Time-Based Web Service Composition

Time-Based Web Service Composition

Fella Bey (USTHB University, Bab Ezzouar, Algeria), Samia Bouyakoub (USTHB University, Bab Ezzouar, Algeria) and Abdelkader Belkhir (USTHB University, Bab Ezzouar, Algeria)
Copyright: © 2018 |Pages: 25
DOI: 10.4018/IJSWIS.2018040106
OnDemand PDF Download:
No Current Special Offers


This article describes how incorporating temporal constraints in web service composition results in more complex models and makes the verification of temporal consistency during the modeling and execution crucial. This article proposes a model named H-Service-Net based on the time petri net model to control and manage temporal consistency; the model also supports time constraints and exception handling. First, this approach proposes a modular approach for modeling composition using Extend Time Unit System, Allen's interval algebra, and comparison operators in a time petri net model to consider all types of temporal constraints. Subsequently, this article presents algorithms on checking temporal consistency and mechanism for exception handling and validating the system in an implementation tool (H-Service-Editor) based on the proposed approach that uses BizTalk Server 2013 to evaluate the implementation of temporal constraints and timeout exception handling. Finally, an exhaustive performance experiment is presented to assess the scalability of the authors' approach.
Article Preview

1. Introduction

With the continuous growth of web services through the World Wide web and the increase in composite web services that must satisfy the end user, time constraints in web service composition have become a relevant issue.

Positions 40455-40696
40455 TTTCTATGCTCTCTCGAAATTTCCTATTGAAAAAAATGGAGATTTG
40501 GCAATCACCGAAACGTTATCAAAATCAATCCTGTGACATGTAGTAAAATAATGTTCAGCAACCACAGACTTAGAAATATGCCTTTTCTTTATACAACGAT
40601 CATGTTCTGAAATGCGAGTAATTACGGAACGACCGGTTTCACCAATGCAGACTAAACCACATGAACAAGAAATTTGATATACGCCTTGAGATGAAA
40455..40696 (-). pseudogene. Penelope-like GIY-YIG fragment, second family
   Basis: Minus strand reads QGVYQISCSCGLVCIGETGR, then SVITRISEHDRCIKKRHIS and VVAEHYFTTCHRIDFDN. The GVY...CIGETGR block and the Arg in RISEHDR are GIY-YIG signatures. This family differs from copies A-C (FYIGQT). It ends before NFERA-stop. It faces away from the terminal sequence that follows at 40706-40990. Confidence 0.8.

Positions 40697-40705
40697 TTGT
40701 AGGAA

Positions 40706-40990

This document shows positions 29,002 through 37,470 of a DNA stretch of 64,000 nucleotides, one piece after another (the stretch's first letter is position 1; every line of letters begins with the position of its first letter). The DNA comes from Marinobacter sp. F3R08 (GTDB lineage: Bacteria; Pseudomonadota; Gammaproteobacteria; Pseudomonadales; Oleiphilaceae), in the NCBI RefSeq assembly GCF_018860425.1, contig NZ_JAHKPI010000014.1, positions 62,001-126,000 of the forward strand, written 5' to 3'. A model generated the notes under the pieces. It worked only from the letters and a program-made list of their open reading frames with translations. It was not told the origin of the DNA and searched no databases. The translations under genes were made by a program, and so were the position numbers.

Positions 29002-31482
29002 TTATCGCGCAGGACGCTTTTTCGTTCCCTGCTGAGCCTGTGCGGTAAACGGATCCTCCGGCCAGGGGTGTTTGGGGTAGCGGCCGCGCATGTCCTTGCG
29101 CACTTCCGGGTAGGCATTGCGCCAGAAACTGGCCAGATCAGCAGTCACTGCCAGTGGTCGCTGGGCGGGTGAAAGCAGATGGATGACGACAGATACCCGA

A web service is a software system designed to support interoperable machine-to-machine interaction over a network. It has an interface described in a machine-processable format (specifically web Services Description Language (WSDL). Other systems interact with the web service in a manner prescribed by its description using Simple Object Access Protocol (SOAP) messages, typically conveyed using HyperText Transfer Protocol (HTTP) with an Extensible Markup Language (XML) serialization in conjunction with other web-related standards (Booth et al., 2014).

In a web service composition system, autonomous web services perform various activities together to accomplish a common task. The success of this task often depends on the right synchronization. To improve the capacity of this system, time constraints are incorporated to the services for their synchronization. Each temporal constraint of each atomic service in the same composition may conflict with each other. For that reason, it is essential to check temporal consistency between atomic services